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posted on: 2/6/2018 3:45:40 PM
Health & Fitness Guest Columnist
Masroor A Abro, MD FACC
Lima Memorial Physicians
Heart Institute of Northwest Ohio
As physicians, we all tell our patients who have a history of hypertension or congestive heart failure to follow a low-salt diet, but how many people really know what that means? For example, you might be instructed to follow a diet that consists of 2 grams or 2,000 milligrams of salt per day. This quantity is roughly 1 teaspoon or 5 milliliters in volume. An easy calculation is this: if you are on a 2,000-calorie diet, your salt intake should be no more than 2,000 milligrams per day. Make no mistake, a low-salt diet does not mean “NO SALT”. Your body needs salt to maintain the basic functions of the muscles, organs and nerves, and it needs salt to maintain a healthy blood pressure.
Almost all foods contain some quantity of salt. It is important to read and understand all food labels and know what the terms mean when buying foods. You should buy foods labeled “low sodium,” which means less than 140 mg per serving. Foods labeled “sodium-free” contain about 5 mg per serving. When reading the label, try to choose foods that are labeled 5% of your daily value per serving as these are the foods considered “low sodium.” The Food and Drug Administration (fda.gov) website provides a great resource for understanding food labels. Additionally, there are many apps available to help understand food labels and nutritional content.
You should be cautious about “salt substitutes” and be very careful with substitute products as they usually contain potassium chloride, a substance that tastes like salt but can have some devastating effects. What’s worse is the already dangerous effects increase if you are taking certain medications like lisinopril, losartan, captopril, spironolactone, eplerenone and triamterene, to name a few. Taking “salt-substitute potassium chloride” with your prescription medications can cause a condition called hyperkalemia, which can cause sudden death due to arrhythmias (abnormal heart rhythm). This is especially important for patients who have underlying kidney disease or heart failure. Also don’t forget there are hidden salts in a variety of products like bread, milk, salad dressings and desserts. Reading the nutritional food labels truly is best practice and a habit you should learn and keep to make sure you are staying within your allotted salt intake for the day.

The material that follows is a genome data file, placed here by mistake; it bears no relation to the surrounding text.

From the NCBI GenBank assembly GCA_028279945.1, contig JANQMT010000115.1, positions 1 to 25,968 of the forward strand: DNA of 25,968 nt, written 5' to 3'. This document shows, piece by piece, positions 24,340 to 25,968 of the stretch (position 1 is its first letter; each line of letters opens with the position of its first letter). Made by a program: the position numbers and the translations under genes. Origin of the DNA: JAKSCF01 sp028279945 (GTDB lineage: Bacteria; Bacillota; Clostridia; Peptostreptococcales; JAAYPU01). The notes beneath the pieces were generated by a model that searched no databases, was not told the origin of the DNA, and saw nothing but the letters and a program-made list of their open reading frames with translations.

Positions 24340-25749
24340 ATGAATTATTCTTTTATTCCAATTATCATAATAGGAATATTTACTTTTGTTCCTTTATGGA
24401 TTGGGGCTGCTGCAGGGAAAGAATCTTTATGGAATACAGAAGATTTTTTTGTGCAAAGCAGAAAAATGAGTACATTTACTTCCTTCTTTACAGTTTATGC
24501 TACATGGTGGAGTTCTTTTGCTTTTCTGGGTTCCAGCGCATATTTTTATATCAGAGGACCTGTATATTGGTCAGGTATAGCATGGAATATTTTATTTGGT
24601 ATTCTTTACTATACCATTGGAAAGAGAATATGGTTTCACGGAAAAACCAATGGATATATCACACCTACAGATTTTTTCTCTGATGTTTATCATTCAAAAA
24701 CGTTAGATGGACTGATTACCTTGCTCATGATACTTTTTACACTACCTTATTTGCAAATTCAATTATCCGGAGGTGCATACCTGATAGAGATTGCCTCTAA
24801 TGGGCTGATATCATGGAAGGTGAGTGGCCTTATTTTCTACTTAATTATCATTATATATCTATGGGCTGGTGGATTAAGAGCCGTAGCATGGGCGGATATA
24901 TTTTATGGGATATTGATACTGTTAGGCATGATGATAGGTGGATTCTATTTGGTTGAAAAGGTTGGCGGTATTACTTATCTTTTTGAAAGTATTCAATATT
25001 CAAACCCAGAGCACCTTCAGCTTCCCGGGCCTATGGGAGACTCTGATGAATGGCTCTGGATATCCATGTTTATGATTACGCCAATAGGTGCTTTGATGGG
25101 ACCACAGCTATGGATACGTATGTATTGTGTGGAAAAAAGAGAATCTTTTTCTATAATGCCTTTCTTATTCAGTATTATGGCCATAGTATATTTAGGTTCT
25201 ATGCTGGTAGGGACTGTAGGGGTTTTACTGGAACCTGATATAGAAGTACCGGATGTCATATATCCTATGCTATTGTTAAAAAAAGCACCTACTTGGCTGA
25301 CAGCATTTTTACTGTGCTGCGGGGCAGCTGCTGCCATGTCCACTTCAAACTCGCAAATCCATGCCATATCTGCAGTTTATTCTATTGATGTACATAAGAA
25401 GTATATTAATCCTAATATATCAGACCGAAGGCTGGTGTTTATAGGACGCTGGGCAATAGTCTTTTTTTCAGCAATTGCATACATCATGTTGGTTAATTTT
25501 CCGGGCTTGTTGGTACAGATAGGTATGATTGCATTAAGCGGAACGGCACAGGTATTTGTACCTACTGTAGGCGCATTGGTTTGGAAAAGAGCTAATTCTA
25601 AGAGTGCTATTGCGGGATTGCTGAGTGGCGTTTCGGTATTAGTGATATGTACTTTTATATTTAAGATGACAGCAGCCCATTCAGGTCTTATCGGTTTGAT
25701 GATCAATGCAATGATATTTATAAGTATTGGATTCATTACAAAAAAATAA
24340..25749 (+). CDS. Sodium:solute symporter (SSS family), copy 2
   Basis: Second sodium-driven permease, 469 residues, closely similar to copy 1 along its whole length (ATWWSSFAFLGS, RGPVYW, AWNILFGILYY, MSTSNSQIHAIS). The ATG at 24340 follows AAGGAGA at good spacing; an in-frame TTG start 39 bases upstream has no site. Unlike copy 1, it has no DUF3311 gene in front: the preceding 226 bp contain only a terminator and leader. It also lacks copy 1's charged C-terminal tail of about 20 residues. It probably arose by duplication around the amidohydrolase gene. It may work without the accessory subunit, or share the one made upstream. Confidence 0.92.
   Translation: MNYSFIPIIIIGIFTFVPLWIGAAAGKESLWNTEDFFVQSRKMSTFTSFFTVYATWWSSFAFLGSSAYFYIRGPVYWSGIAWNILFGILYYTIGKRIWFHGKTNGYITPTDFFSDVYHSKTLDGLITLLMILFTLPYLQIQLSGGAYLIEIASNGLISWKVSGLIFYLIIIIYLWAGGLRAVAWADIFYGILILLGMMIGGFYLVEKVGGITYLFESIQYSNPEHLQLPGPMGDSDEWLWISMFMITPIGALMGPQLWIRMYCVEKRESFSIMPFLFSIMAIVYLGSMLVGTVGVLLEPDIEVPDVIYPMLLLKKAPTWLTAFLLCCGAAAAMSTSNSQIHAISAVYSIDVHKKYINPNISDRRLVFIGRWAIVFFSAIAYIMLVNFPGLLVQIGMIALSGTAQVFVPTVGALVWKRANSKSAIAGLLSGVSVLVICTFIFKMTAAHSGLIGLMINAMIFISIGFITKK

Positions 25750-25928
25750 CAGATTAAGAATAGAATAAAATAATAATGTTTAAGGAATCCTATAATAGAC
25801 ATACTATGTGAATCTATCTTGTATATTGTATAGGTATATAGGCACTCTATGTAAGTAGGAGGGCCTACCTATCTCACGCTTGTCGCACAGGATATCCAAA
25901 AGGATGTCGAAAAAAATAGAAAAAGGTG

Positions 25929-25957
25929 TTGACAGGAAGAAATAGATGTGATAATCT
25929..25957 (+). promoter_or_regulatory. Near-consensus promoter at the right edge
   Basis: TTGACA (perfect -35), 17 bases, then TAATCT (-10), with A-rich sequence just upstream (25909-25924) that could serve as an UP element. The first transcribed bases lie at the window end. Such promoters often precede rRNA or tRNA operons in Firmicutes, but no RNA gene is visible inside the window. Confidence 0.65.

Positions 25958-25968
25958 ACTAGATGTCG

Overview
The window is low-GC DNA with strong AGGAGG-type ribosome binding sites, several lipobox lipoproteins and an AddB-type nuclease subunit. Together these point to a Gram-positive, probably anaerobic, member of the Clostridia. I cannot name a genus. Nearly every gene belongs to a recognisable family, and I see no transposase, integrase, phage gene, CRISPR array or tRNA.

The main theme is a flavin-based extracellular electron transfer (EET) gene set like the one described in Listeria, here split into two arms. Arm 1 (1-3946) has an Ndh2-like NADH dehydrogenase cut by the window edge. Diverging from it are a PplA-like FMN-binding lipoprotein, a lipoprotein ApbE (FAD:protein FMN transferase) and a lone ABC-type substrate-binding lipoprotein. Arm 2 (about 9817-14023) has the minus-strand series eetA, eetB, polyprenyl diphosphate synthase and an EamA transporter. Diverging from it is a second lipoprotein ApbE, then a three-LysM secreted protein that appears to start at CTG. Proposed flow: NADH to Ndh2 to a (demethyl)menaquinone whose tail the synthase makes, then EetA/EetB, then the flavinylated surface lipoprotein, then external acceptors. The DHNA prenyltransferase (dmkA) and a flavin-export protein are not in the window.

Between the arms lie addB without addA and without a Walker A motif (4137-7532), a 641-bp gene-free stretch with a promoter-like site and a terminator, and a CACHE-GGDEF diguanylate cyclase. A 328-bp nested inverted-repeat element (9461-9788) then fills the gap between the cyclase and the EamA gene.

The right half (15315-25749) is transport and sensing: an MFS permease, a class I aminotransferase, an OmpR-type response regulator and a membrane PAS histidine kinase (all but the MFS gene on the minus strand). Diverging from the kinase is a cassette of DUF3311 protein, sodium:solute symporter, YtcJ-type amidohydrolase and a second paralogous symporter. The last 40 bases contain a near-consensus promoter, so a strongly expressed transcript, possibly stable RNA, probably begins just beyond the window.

The foods that are lowest in salt are non-processed fresh fruits and vegetables, while foods containing the most salt are breads, rolls, cured meats, fast food, pizza, canned foods and chips. Try to substitute salt with herbs and seasonings like lemon, lime, garlic, onions and other dried spices. Here are some suggestions for seasoning different foods:
Over the years it has been determined that hypertension is one of the biggest risk factors for coronary artery disease, stroke, heart failure, atrial fibrillation and peripheral vascular disease. Following a “low-sodium” or “low-salt” diet can have a significant impact on lowering blood pressure by almost 14 mmHg, which will reduce your overall cardiovascular risk.
Originally published in The Lima News Health and Fitness section.